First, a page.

When your strengths threatens me: Supervisors show less social comparison bias than subordinates

[Speaker] Jia, Huiyuan:1
[Co-author] Lu, Jingyi:2, Xie, Xiaofei:1, Huang, Tao:1
1:Peking University (China (People's Republic of China)), 2:East China Normal University (China (People's Republic of China))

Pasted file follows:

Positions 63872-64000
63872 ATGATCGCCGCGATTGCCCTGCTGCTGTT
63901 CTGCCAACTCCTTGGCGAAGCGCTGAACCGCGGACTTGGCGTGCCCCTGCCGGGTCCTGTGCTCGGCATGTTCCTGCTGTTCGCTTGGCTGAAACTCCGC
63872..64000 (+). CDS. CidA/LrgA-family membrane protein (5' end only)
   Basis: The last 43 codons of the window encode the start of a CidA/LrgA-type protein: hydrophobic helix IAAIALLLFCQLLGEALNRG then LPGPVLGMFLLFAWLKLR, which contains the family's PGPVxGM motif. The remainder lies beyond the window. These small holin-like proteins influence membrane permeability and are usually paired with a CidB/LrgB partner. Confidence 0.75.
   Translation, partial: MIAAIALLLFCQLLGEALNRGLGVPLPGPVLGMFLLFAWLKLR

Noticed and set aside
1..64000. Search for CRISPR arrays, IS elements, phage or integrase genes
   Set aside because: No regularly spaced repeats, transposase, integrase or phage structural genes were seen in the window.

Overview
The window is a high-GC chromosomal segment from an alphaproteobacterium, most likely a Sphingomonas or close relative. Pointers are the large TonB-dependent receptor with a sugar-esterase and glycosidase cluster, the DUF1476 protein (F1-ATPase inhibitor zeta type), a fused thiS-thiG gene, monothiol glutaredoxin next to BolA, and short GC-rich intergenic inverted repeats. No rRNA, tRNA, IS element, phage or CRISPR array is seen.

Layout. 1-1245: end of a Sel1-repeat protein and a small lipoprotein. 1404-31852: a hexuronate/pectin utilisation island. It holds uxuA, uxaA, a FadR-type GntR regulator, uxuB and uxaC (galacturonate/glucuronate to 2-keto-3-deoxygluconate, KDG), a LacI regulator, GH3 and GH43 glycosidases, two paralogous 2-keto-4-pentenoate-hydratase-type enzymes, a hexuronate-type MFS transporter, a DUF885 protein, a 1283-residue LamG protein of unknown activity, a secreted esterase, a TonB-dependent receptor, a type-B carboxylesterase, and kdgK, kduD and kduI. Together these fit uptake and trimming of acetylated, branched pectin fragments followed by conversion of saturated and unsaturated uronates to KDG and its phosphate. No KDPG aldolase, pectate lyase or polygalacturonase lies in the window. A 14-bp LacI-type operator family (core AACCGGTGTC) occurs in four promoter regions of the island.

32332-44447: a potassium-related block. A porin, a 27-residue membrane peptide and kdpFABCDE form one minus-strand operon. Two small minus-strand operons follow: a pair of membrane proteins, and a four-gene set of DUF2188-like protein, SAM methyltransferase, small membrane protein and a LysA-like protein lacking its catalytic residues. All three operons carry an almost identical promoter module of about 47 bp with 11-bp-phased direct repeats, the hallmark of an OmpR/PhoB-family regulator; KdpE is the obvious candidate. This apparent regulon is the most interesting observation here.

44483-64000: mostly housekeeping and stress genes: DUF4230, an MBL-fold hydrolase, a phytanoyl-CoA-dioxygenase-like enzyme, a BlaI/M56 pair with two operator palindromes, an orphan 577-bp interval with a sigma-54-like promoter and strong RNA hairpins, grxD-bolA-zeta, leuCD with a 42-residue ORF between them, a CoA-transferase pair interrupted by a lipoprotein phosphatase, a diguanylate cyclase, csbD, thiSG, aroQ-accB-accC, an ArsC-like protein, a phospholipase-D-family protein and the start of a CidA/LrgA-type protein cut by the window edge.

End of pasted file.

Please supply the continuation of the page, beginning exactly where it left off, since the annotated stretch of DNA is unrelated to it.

Employee referral programs encourage employees to recommend outstanding candidates to their organizations. However, a superior candidate is a threat to a referee. People do not tend to recommend outperforming candidates who have the same strengths as themselves because these candidates are a threat to their self-positivity. Known as the social comparison bias (Garcia, Song, & Tesser, 2010), this tendency hinders the effectiveness of employee referral programs. We propose that supervisors (vs. subordinates) would show less social comparison bias. The results of three experiments and a field study showed that supervisors (vs. subordinates) presented less social comparison bias (Studies 1a, 1b, and 2). In addition, self-threat accounted for the difference between supervisors and subordinates (Study 2). Moreover, we verified that the difference in the willingness to provide a recommendation between supervisors and subordinates reflected social comparison bias, rather than complementarity concern (Study 3).
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